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Smart power outlets

Let appliances negotiate their power requirements
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Triggered by the 12 volt house idea.

New smart appliances send a request for a specific current & voltage to the wall outlet. The wall plate receives this & does a combination of Pulse Width Modulation & AC phase combining in order to produce a regulated DC current of almost any voltage.

This eliminates the need for a variety of wall warts, and allows much smarter power management decisions. Since PWM is more efficient that transformers, you'd also get some power savings right away. The big win would be that a microwave can now put itself on standby & draw lower power until it's ready to be used again.

The catches that I can see are that extension cords get complicated & you might need to run 3phase power throughout your house. On the other hand, you could the entire house on a 599 volt circuit and the correspondingly smaller internal wiring.

tenhand, Jun 04 2001

baking, from the appliance side http://www.wired.co...mustread.html?pg=10
wired mag article re: "energy vampires" and a solution to the problem. [mihali, Jun 04 2001, last modified Oct 05 2004]

Power socket/cord standards. http://www.powercords.co.uk/standard.htm
[StarChaser, Jun 04 2001, last modified Oct 05 2004]

[link]






       Disclaimer: I am not an electrician / EE.   

       Doesn't pulse width modulation involve hacking off the end of a sine wave, making the power 'noisy'? Say the thing asks for 60v instead of 120v, PWM then stops the alternation of the current halfway through. Some dimmers work like this, and make all kinds of noise on radios and things.   

       Of course, it's also possible I'm completely wrong, and this is a different way of doing it...
StarChaser, Jun 04 2001
  

       Noise should be possible to get around, since most AC appliances would want full bore current ( and no PWM) when running . The wall warts we're trying to replace are almost always DC, so the buzz could be filtered out. Power saving modes shouldn't need clean power unless they're using the AC as a timer. Because we're doing this by magic, we'll have all of the PWM devices switch on 2.6 Ghz or some other frequency that's already helplessly noisy.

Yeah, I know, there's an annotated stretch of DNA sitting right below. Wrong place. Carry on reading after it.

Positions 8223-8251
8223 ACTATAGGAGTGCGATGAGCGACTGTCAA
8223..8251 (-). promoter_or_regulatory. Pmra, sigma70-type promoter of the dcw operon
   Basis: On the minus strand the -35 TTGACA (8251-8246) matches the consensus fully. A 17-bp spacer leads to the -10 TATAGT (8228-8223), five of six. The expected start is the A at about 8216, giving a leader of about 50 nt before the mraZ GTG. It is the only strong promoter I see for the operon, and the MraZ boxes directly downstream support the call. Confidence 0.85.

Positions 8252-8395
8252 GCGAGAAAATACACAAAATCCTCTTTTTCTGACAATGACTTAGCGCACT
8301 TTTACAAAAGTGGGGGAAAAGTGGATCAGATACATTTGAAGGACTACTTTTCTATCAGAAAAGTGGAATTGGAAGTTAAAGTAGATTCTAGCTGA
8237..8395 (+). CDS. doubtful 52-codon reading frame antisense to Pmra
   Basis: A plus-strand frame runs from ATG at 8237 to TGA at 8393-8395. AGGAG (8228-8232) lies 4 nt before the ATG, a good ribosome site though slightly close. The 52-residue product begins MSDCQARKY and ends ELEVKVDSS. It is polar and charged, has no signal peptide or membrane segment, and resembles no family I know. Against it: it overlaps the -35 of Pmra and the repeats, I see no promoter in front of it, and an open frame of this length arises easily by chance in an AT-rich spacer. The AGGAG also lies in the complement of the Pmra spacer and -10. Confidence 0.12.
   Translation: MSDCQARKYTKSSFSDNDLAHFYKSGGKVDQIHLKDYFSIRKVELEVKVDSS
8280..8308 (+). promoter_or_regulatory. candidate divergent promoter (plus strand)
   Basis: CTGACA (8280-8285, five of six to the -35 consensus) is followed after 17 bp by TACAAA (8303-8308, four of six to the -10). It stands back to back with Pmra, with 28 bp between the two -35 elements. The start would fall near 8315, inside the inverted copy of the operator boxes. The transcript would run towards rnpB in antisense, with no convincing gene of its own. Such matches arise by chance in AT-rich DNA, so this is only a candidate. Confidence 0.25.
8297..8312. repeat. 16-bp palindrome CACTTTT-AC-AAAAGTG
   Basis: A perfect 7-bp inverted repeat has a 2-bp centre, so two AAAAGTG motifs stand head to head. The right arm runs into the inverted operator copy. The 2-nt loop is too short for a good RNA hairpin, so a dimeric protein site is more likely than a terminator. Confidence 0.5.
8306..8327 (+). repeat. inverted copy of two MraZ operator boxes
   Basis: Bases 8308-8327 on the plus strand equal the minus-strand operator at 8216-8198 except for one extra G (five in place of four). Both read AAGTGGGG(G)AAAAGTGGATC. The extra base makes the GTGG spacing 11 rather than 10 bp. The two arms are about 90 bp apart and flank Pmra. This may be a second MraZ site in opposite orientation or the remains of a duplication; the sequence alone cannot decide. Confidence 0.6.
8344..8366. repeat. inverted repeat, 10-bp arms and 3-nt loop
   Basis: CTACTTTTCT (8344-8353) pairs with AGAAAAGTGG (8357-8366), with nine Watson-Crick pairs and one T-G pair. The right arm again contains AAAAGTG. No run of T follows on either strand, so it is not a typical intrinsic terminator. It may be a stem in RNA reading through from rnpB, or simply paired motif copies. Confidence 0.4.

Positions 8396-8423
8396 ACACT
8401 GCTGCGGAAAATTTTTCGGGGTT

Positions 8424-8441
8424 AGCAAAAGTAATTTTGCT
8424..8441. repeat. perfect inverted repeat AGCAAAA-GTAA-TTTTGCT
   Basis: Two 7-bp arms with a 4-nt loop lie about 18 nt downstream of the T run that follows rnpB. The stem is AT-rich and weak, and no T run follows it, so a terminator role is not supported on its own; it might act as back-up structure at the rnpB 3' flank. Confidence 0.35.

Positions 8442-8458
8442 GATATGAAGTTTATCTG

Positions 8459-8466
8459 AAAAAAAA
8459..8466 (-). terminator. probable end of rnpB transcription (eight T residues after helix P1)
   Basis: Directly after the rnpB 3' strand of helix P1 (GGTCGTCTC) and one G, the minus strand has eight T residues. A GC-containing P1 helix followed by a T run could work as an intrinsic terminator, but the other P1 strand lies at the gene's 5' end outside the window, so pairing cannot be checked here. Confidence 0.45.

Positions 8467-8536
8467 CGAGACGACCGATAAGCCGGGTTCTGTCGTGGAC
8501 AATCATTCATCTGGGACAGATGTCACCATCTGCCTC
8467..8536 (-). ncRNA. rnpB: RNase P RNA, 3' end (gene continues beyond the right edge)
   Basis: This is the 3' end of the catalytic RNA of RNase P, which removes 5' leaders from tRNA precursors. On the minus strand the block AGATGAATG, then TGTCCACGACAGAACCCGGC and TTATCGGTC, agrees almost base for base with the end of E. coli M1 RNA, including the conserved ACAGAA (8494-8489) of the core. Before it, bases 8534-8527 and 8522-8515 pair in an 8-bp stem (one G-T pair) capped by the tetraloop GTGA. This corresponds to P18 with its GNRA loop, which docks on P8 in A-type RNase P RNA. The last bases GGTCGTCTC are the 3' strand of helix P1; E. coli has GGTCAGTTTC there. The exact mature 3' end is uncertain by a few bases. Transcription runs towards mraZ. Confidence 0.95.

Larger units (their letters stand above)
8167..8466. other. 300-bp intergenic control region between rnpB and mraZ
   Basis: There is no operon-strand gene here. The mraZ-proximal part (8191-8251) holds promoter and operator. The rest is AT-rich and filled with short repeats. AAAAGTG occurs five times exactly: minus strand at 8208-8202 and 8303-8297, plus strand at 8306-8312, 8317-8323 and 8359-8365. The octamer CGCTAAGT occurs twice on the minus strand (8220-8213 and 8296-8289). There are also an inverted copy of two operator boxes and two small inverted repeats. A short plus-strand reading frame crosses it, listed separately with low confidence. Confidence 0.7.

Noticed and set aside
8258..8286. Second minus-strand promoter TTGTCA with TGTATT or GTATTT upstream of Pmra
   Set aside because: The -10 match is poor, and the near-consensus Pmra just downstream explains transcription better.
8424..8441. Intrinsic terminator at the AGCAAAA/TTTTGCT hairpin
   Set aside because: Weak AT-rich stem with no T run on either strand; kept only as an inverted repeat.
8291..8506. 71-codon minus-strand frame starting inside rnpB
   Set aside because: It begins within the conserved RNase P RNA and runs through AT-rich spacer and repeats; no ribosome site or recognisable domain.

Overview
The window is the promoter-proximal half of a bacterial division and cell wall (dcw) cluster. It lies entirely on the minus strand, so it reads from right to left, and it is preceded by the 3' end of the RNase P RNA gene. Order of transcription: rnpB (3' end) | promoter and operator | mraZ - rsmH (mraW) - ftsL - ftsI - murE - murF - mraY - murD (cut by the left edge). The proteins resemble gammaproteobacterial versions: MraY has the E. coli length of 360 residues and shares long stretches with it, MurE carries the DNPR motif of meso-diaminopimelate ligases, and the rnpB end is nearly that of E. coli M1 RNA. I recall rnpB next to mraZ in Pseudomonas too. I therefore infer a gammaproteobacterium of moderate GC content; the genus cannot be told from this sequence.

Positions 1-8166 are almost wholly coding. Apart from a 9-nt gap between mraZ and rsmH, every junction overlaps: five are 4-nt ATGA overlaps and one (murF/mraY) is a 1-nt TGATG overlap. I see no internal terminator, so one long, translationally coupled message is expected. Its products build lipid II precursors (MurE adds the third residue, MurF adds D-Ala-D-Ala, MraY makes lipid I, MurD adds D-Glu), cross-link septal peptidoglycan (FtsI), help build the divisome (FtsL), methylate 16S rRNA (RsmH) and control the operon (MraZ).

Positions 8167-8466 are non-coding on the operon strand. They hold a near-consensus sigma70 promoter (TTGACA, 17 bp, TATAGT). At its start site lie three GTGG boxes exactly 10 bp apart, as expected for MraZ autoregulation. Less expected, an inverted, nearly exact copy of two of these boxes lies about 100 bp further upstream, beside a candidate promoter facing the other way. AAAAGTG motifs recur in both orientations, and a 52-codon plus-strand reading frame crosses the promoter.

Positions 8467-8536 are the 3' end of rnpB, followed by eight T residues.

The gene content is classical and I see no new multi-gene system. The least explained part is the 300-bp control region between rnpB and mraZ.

tenhand, Jun 04 2001
  

       There's a disadvantage to doing this. It means that the electronics inside each appliance must be a lot more complicated to "negotiate" what voltage, etc it wants. In effect, you're going to force every device to have some kind of microcontroller in it to tell the outlet what voltage it wants. That may end up being more expensive that a $20 wall-wart to power it, although it's a nifty idea. And if the automatic voltage thingy screwed up, you'd have a dead appliance.   

       I'm not sure whether this idea would be a good thing or a bad thing for someone experimenting with electronics.   

       Is this PWM that you're suggesting just switch-mode power supplies in disguise (i.e. the same type used in computers and many other beasts)? Modern switching power supplies are a lot nicer and cleaner to their surroundings. When was the last time that your computer interfered with your radio?   

       I didn't think that microwaves used very much power when they weren't in use anyway - just enough to power the clock and whatever nifty digital electronics people love to build into modern appliances.   

       Disclaimer: I know a lot less about electronics than you might think ;)
cp, Jun 04 2001
  

       I meant noisy as in radio interference, not buzzing in the power...The things that require wall warts also require DC, so your system is going to need to be able to do that, too.   

       Wall warts are cheap, and make the electronics somewhat cheaper because you don't have to add in a specific transformer, and by a simple change of warts you can use it on different voltages. Aside from being a pain for taking up a lot of space in power strips, there's nothing wrong with them...
StarChaser, Jun 04 2001
  

       Nothing wrong with wall warts except their inefficiency & the fact that they draw significant power when the appliance is turned off.   

       My old microwave drew between 7 & 10 watts when only the clock was running. I have a small tape player that draws 12 when turned off. In both cases they were using the same transformer for the clock & the big loads. These things add up when you consider you have a bunch of them in the house & they're running 24x7. You can probably save $5-10 over the life of the appliance fairly easily by subtracting 5 watts from the phantom load.   

       The appliance side negotiation chip should be about as cheap and simple as USB. I think that's about $3 now adays. And you could do a slow start to make sure you don't fry anything. If the appliance doesn't ask for more power, it won't get it. (Of cousre the first metric<-> imperial or endian problem is going to cause exploding toasters)   

       And no, I have no idea how a PWM circuit is built, I just know that it's one of those things that reacts well with moores law.
tenhand, Jun 05 2001
  

       Would it be possible to do something similar to this mechanically, through varying the length of the prongs on the plug? For instance, something that needs only 12V has plug prongs that are 1/4 inch long, and only touch certain contacts in the outlet, but a 120V appliance has 1 inch long prongs that touch additional contacts in the outlet which provide the additional voltage. By the way, I have no idea what I'm talking about.
PotatoStew, Jun 05 2001